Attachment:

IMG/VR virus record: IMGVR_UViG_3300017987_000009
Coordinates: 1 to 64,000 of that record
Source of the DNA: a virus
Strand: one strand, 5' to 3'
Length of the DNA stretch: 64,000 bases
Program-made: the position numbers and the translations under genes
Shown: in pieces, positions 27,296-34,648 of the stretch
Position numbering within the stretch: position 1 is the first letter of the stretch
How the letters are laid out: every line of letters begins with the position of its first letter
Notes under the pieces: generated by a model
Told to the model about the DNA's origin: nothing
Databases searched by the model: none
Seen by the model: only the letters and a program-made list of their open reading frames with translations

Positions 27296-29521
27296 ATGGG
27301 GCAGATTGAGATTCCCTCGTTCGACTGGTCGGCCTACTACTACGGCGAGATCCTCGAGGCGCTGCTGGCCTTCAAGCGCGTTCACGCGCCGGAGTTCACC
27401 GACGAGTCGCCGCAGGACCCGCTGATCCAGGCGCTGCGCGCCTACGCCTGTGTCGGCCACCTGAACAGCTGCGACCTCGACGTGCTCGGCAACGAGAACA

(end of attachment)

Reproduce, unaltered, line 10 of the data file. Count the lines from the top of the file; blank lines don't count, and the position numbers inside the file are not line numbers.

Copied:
Notes under the pieces: generated by a model